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Germany: Allowed investment return for TSOs drops to 9.05%

27 Oct 2011 16:39:02 | esgm

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German regulator the Federal Network Agency (BNetzA) is to reduce the return that natural-gas and power transmission system operators (TSOs) can make on new investments by less than the industry feared.

BNetzA will lower the allowed return on new investments by 0.24 percentage points from 9.29% to 9.05% before tax, instead of the planned reduction to 8.2% (see ESGM 7 September 2011), the regulator confirmed to ICIS Heren on Thursday.

TSOs' allowed return-on-investment (ROI) rate for existing installations will also drop, from 7.56% to 7.14% before tax.

The new rates will take effect at the beginning of the next regulatory period - 1 January 2013 for gas grid operators and one year later for power network operators.

BNetzA told ICIS Heren it revised its ROI plans in view of the country's energy targets decided in July, which include a strong focus on renewable-energy sources and the phase-out of all nuclear power by 2022 (see EDEM 8 July 2011).

Under those targets, German TSOs are required to expand their grids sooner and more extensively then grid operators in other European countries, the regulator said.

BNetzA said its revision came after it faced widespread criticism from German grid operators, who said the search for investors has proved a difficult task, even under the present conditions, and, at a rate of 8.2%, new projects would be impossible to finance.

It appeared that the planned reduction could call new grid expansion projects into question. German gas TSO Bayernets, for instance, told ICIS Heren it would re-evaluate all its planned investment projects in case the regulator introduced a lower rate.

According to BNetzA, the new rate of 9.05% for new installations still takes into consideration Germany's generally falling investment rates, but the regulator has decided to refrain from lowering the risk premium contained within the rate.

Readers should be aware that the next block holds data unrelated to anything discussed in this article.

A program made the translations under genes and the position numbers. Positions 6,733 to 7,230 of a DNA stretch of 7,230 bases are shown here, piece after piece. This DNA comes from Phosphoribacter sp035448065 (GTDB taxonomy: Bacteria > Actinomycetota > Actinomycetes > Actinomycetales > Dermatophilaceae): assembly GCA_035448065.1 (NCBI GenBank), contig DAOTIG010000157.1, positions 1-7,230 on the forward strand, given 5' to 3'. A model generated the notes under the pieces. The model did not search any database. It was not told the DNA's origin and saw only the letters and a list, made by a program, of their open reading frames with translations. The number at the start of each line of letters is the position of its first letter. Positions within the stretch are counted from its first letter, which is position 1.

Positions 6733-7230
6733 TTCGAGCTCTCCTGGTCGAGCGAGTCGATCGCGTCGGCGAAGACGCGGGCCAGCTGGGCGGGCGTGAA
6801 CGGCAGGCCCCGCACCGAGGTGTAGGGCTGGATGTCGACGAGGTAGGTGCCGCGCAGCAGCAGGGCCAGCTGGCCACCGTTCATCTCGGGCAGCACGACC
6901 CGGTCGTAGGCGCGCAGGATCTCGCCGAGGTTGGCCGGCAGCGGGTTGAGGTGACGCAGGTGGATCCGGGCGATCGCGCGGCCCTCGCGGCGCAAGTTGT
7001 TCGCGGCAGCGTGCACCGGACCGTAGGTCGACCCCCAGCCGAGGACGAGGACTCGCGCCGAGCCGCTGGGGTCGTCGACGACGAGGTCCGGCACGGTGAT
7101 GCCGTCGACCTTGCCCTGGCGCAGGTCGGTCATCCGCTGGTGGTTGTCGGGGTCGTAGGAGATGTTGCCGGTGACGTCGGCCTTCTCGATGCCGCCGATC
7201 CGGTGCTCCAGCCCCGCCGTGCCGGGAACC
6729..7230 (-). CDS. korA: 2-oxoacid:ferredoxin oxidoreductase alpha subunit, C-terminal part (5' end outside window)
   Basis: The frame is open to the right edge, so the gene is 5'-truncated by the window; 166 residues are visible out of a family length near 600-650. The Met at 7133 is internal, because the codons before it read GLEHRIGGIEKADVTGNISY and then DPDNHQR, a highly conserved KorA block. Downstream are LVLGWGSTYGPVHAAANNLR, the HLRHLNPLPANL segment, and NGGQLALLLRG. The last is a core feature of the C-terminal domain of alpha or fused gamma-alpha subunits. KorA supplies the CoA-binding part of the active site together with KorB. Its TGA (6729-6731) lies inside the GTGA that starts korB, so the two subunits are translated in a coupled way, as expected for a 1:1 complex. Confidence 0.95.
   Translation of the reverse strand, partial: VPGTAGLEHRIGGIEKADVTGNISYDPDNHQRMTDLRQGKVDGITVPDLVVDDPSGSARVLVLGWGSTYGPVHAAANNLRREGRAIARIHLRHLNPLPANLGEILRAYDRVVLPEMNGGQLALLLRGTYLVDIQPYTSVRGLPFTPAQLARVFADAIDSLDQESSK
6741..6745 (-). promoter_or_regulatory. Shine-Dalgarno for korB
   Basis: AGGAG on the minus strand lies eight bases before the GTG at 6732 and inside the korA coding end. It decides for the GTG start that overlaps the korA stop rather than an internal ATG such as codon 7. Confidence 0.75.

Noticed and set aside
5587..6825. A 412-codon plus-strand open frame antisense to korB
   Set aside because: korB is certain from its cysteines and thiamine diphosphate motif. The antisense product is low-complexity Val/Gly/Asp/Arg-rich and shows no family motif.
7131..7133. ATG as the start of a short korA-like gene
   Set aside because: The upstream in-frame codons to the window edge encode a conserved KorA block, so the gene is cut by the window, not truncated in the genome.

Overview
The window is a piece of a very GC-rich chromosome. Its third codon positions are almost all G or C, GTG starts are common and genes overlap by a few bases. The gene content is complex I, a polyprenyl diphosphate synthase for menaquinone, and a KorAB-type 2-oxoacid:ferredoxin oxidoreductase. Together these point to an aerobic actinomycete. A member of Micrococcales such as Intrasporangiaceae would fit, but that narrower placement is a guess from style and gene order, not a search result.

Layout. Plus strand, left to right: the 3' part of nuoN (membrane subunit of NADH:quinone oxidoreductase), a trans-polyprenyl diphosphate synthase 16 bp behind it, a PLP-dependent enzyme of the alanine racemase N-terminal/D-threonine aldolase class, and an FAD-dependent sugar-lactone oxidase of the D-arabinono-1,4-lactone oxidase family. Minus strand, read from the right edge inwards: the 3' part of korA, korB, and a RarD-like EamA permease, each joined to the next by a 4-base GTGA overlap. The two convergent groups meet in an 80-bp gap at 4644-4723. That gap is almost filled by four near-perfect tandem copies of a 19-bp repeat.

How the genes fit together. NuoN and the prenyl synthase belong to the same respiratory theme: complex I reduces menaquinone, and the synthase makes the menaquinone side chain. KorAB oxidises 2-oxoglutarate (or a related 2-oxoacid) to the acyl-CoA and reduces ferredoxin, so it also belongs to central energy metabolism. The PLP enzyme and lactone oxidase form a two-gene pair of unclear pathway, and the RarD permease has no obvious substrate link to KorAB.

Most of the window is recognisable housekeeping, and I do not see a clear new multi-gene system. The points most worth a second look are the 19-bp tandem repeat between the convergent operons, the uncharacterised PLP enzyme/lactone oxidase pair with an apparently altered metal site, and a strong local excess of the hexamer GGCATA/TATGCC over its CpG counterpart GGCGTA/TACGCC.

This is in line with the results of a study commissioned by the country's energy and water association, BDEW, which states that the German regulatory system is carrying above-average risks.

That view is backed up by rating companies including Moody's, which only recently qualified the German regulatory framework as "less transparent and predictable than more established regimes, such as the UK framework, and therefore slightly riskier".

BNetzA's decision caused some relief among German TSOs on Thursday. BDEW welcomed it but said the rate of 9.05% still stands below the international average.

The association also insisted that TSOs are unable to achieve the existing allowed return on their investments, as it can take up to seven years before BNetzA takes an investment into consideration and allows a TSO to receive a return.

Even under the 9.29% rate, several German TSOs have stepped back from grid investments in past years, saying the nation's investment conditions do not ensure projects' economic viability.

Only recently, TSO Thyssengas, which operates part of the network in the recently extended NCG market zone, abandoned its plan to build an 8 billion cubic metre/year German-Belgian pipeline, despite a market test last year that showed huge interest in the project (see ESGM 5 August 2011).

Dutch TSO Gasunie, whose subsidiary operates part of the gas grid in the GASPOOL market area, and Germany's largest TSO, Open Grid Europe in the NCG, have already scaled down their investment projects, considerably reducing the additional capacity from customer requests during the Open Season procedures.

The country's power grids have also long been a subject of debate. In April, German energy agency Dena said the nation needed 4,500km of high-voltage power lines and 200,000-400,000km of medium- and low-voltage power lines by 2020 to accommodate its fast-expanding renewable-energy sector (see EDEM 19 April 2011).

During the next 10 years, the four German power TSOs aim to invest a total of €11.8bn in the country's power networks. Despite that large sum, data collated by ICIS Heren show that grid operators have publicly committed to about one-third only of the necessary power lines. JR

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